The different layers of Earth's interior, showing the circulations within the outer core. Credit: NASA GSVS/Scott Sutherland
Since the bulk of the material in the outer core is all circulating in the same general direction, the magnetic fields produced mostly point in the same direction, and thus our planetary magnetic field is produced, which stretches out beyond the Earth's surface, out to a distance of about 58,000 kilometres into space (well beyond the distance of the ring of geostationary weather and communications satellites).
Earth's magnetic field surrounds the planet, stretching away from the direction of the Sun due to the solar wind. Credit: NASA
Because the outer core is liquid, however, there are always random, chaotic eddies and turbulence in the circulation of the material there. These random, small-scale changes, as well as influences from solar activity, the solar wind, and the changes in Earth's ionosphere as the atmosphere heats during the day and cools at night, cause the magnetic field to shift and change in response.
Sometimes these are temporary changes, and sometimes they are more long-term, and progressive, like the way the magnetic poles 'wander' in the Arctic and Antarctic.
WHAT DOES THIS MEAN?
At its core (if you'll pardon the pun), this is nothing to worry about.
In essence, while the movement of the magnetic poles is a very significant and important issue for those who manage how we navigate, orient ourselves in the world, and handle satellites and other technologies, in our day-to-day lives, this new, early update to the World Magnetic Map is of little concern for the average person.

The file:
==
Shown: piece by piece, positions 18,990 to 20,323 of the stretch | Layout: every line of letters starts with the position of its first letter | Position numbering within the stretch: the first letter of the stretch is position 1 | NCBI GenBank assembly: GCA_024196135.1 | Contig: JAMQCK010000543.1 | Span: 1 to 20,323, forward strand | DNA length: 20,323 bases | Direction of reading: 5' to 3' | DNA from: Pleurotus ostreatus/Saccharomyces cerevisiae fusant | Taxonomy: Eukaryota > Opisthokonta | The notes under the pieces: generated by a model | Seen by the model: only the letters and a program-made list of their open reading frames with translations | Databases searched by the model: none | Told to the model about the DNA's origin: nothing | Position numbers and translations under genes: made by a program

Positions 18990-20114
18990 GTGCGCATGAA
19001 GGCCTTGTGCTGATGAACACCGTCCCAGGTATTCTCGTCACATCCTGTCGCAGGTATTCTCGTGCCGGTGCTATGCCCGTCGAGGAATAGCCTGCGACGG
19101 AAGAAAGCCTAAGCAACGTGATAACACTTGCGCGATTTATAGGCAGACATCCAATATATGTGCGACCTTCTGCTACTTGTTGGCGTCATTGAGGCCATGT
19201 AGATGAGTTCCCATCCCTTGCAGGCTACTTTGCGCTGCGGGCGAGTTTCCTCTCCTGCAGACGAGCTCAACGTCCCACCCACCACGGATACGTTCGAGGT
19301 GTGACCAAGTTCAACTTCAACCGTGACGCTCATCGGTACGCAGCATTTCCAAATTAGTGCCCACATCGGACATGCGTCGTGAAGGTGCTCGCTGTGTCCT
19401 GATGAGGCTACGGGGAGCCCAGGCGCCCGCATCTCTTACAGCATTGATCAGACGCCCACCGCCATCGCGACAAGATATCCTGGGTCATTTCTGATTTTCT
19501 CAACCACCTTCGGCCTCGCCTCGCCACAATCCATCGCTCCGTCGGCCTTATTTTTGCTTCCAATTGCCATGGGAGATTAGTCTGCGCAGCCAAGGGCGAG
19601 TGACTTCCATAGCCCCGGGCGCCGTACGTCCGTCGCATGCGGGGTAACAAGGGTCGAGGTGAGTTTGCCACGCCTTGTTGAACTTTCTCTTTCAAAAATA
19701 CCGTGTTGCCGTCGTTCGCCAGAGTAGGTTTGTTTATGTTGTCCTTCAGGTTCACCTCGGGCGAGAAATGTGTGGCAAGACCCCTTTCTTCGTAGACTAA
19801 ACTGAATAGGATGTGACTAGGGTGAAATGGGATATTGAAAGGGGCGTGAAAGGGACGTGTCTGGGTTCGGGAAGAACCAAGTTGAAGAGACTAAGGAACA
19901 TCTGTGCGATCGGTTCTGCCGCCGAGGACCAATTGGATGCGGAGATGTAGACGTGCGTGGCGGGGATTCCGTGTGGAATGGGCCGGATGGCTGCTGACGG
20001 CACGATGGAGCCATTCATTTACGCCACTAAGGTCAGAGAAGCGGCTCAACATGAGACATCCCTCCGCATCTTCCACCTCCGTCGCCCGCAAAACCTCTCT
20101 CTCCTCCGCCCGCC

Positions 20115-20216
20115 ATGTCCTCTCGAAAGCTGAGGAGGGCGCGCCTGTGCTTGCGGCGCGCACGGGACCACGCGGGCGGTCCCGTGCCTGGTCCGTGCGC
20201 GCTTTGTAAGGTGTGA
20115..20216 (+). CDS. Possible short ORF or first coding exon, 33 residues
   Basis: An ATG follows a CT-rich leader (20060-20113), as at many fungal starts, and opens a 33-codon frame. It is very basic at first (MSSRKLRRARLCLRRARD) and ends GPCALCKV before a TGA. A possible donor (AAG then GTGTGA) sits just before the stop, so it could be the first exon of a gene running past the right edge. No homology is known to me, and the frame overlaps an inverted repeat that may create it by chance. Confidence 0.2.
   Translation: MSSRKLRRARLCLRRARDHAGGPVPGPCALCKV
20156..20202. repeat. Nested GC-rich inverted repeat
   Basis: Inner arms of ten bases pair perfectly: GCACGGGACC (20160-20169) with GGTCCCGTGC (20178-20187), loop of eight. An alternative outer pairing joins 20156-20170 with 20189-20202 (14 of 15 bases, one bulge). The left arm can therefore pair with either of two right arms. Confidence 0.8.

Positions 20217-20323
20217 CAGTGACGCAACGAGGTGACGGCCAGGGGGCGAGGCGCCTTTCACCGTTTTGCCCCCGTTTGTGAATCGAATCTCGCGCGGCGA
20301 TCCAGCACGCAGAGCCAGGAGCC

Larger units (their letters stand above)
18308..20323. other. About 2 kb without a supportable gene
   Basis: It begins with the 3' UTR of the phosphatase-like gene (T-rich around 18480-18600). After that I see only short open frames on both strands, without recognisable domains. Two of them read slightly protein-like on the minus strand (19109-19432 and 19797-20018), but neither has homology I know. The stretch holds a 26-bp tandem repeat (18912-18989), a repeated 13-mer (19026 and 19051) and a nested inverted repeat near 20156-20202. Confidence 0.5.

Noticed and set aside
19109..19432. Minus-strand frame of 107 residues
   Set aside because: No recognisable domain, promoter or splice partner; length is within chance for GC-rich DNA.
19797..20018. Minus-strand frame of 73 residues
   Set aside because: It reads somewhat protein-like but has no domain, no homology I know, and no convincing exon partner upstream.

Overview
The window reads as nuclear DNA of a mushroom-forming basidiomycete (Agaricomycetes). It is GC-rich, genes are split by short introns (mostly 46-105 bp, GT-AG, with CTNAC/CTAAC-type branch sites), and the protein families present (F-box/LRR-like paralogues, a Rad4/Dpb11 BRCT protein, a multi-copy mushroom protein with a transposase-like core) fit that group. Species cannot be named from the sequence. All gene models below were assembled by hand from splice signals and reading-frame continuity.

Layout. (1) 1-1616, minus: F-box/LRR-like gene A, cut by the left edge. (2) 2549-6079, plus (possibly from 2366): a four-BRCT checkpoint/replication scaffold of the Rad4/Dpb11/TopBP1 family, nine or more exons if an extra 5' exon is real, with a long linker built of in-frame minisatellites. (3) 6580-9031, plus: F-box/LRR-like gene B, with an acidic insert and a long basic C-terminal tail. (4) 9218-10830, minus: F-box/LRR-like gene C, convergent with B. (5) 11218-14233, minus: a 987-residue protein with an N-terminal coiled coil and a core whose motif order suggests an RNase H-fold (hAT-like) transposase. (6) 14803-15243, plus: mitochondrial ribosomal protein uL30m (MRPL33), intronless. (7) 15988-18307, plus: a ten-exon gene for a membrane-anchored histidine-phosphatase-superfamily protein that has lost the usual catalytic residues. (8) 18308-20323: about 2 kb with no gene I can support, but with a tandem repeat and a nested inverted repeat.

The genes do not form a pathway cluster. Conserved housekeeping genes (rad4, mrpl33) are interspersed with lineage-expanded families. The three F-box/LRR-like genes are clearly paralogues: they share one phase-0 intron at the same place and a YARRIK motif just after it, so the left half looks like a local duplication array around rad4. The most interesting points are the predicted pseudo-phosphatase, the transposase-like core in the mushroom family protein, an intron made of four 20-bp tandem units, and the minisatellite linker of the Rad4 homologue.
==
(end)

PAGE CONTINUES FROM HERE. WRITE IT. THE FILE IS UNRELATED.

Now, you may have heard of the term "pole flip" in the news, on social media, and in the blogosphere, especially when it comes to conspiracy theories and doomsday scenarios.
There is real science behind the idea that Earth's magnetic poles 'flip', every few hundred thousand years or so. Evidence for this shows up in places like the mid-Atlantic ridge, where magma wells up along the 'center-line' of the Atlantic Ocean, cools and solidifies, causing the Atlantic Ocean to spread wider. As it solidifies, this material becomes 'oriented' in a specific way, lining up with the direction the geomagnetic field was pointing at the time when it cooled. Now, if someone equipped with a sensor that could read this magnetic orientation sailed from the mid-Atlantic ridge either to the east or west, they would find that the needle of the sensor would flip back and forth, from north-pointing closest to the ridge, to south-pointing, back to north-pointing, and so on, the farther from the ridge they went.
Magnetic polarity changes along the mid-Atlantic ridge. Credit: U.S. Geological Survey
Based on the width of the sea-floor bands, in extreme cases, it has taken some reversals less than 100 years to be completed, and some have lasted only around 200 years. On average, however, they happen on time scales of once every half a million years, and they take thousands of years to complete.